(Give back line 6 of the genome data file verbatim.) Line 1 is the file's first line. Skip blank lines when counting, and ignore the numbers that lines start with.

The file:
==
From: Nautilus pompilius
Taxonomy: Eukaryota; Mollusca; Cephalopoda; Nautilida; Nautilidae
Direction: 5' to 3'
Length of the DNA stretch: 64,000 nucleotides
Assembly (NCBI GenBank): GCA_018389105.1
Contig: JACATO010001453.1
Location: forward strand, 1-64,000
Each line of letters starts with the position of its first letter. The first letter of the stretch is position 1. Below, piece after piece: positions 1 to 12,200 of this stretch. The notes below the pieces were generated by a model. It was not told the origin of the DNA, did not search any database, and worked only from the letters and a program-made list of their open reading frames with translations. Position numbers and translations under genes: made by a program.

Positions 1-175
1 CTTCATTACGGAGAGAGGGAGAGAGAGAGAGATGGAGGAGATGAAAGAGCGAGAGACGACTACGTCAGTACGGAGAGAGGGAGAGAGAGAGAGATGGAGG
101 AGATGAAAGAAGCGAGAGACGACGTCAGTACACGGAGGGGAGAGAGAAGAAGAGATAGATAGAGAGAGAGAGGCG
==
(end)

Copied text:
Contig: JACATO010001453.1